Only going up: The spring 2020 grading system

The COVID-19 pandemic has thrown the entire global population into a spin. High school and college students are no exception. School closures are a significant change, forcing adaptations such as learning in a completely different environment, mostly teaching oneself curriculum, and with limited guidance from teachers who are also adapting. Not to mention, skills such as time management have needed to be picked up effectively and outrageously fast. 

As the school year comes to an end, questions have been raised about how semester grades will be given. Suffering the loss of usual structures to base grading off of (attendance, in-class participation, etc.), the Tamalpais Union High School District has proposed a solution: pass/fail grading. 

Simple and fair to students, the new system undoubtedly will be a weight lifted off the shoulders of many. When asked about the grading formula, Drake High School Administrative assistant Jolie Jacobs wrote in a school-wide email, “Teachers will provide 33% for R4 and 66% for R5-R6, averaged as a percentage, which translates to a final grade at S2. An ‘A’ for R5-R6 equates to 100%.”

All students “in good standing” (demonstrating effort) will be given an A. This is good news, as students are put in optimum conditions to raise their grades. If a student with a 78%, or ‘C’, for R4 continues to show effort they will earn their 100% for R5 and 6 and will end the year with an 93%, or an ‘A’. 

Concerns have been expressed from hardworking students fighting to keep up their high GPA. Their worries are valid. Because all students “in good standing” receive A’s for R5 and 6, passing grades appear to be spread about by teachers like Oprah on Oprah’s Big Give. As true as this concern is, this system is just helping students improve their grades. Consider it like grading on a curve. Those at the top keep their grade, while those further down get pulled up by a strong, grade-saving force that is pass/fail.

If a student were to not put in any effort at all (which is tempting as passing seems exceedingly easy) their grade becomes “incomplete”. So preventative measures for accountability are in place. As the name suggests, an incomplete grade will not count for semester credit and will have to be made up over the summer.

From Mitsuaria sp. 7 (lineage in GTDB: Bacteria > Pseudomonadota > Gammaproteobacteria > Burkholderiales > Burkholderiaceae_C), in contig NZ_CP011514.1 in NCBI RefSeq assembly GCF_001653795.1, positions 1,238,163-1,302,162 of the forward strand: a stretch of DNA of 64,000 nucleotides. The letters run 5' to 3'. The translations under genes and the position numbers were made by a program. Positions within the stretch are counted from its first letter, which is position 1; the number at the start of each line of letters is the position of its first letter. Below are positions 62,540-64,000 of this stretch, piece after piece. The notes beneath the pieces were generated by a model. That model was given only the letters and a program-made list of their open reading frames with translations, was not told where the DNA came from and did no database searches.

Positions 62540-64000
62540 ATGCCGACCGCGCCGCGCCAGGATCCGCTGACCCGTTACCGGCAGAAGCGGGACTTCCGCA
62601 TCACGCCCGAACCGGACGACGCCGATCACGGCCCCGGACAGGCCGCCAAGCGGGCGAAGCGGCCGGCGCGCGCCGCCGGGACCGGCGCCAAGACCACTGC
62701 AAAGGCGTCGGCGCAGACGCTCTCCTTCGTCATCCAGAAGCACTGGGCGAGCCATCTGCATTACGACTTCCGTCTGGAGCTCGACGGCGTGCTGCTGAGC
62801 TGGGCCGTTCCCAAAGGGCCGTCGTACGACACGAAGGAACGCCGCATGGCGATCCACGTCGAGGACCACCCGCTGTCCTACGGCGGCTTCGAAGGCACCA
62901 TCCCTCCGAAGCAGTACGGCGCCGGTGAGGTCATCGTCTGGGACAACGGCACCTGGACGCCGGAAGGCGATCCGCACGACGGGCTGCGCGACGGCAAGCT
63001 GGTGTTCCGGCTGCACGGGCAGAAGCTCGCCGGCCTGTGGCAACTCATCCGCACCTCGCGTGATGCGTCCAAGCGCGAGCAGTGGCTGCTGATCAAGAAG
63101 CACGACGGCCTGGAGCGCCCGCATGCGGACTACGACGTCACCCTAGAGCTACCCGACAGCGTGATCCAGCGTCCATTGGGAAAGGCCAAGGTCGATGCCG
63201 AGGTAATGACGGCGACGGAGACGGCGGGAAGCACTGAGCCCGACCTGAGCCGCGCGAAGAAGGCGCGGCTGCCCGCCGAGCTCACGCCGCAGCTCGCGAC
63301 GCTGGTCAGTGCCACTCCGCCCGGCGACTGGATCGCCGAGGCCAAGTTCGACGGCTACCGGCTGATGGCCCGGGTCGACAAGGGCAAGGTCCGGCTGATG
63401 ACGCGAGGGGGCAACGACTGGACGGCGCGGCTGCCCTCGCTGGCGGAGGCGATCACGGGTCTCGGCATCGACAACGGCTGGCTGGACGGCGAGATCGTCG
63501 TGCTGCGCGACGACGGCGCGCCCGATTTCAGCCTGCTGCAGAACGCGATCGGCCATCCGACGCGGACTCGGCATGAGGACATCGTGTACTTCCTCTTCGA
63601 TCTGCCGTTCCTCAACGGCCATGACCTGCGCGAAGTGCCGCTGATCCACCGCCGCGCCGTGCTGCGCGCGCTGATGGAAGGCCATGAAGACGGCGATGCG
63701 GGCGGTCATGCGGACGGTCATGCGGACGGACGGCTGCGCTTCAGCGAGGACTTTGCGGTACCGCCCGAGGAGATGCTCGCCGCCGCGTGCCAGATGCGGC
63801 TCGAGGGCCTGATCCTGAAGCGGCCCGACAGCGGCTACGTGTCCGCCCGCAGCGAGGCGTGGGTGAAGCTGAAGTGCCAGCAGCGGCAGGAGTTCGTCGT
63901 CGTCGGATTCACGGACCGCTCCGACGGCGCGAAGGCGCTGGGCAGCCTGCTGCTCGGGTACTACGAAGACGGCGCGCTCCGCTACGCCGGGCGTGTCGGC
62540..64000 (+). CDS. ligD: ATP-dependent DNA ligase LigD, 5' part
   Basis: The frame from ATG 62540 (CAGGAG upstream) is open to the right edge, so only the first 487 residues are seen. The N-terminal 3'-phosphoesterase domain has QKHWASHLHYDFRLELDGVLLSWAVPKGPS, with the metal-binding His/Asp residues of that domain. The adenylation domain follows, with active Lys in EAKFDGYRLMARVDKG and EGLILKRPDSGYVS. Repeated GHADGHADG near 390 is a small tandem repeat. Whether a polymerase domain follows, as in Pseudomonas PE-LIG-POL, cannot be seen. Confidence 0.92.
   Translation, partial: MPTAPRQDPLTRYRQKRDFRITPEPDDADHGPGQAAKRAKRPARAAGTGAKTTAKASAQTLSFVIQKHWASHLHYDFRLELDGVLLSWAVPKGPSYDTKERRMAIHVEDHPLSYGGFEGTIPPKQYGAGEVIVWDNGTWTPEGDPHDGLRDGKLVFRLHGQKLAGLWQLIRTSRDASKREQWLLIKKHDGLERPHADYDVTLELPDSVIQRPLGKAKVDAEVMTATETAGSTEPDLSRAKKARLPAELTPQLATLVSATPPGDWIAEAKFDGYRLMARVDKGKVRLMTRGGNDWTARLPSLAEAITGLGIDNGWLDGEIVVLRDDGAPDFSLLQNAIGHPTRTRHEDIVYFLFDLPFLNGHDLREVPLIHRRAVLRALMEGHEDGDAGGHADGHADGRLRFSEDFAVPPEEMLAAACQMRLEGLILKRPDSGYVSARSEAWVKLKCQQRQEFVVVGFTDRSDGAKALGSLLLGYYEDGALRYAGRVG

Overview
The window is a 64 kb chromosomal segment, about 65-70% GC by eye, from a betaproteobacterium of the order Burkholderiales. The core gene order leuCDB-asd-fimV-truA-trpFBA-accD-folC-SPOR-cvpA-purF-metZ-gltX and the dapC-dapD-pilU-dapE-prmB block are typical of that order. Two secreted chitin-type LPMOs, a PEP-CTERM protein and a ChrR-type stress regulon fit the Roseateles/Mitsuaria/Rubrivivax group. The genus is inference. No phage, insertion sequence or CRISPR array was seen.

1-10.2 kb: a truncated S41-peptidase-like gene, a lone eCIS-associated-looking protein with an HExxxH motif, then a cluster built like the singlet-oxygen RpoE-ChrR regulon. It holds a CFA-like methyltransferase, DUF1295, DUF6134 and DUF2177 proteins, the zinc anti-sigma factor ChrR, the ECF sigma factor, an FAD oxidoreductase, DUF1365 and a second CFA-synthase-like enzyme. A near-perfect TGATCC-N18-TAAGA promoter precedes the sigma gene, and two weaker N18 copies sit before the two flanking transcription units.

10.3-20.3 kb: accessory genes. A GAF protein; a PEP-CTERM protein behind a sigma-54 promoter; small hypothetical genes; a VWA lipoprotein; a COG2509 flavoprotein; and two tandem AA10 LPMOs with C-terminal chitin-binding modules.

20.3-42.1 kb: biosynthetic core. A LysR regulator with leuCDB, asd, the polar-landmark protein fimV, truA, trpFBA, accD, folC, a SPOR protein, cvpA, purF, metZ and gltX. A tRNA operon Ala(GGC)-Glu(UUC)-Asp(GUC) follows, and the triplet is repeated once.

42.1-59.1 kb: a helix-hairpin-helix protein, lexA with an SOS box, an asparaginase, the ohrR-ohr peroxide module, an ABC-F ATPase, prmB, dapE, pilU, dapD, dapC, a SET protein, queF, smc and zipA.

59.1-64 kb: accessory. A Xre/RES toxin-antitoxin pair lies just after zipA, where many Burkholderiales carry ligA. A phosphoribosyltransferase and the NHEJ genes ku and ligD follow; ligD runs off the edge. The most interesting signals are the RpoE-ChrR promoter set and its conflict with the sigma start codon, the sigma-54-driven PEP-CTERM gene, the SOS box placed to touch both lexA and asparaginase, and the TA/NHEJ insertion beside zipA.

In the big picture, pass/fail grading smooths out unevenly distributed privilege in students’ living situations. No matter what the circumstances, spending nearly 24 hours, 7 days per week at home can get mentally exhausting from the lack of routine or social interaction. However, some live in households or even rooms shared with multiple families and family members. Others may also live with parents who still have to go out and work at an “essential” job, or worse, are unemployed. The district has taken these different circumstances into account. The lack of penalisation may attract lower effort levels, but it is unfair to assume, for example, that everyone has access to reliable Wi-Fi or even the technology to view assignments.

With pass/fail grading, teachers now wield even more power. It is up to their discretion if a student’s effort is deserving of a passing grade. If not, the students are doomed to repeat the class for needed credits. The reality is that this, too, isn’t worth stressing about. Many classes (i.e. English, history, art, foreign languages, and more) are already based on subjective grading: when the teacher determines the grade- opinion-based grading. Even seemingly objective classes, such  as math, can be quite subjective, determining a score based off of work shown or how close their answer was to the actual one. 

The new grading isn’t much different than the old. In addition, seniors have a higher chance of passing, increasing chances of graduation and receival of a diploma.

Valid concerns have been expressed from all angles, but the pass/fail grading system meets all needs. It evens out differences in learning environments, increases chances of passing for struggling students, allows top students to keep their grades, and structure-wise, isn’t far off of the original system. Rest easy, because your grade is only going up. 

 

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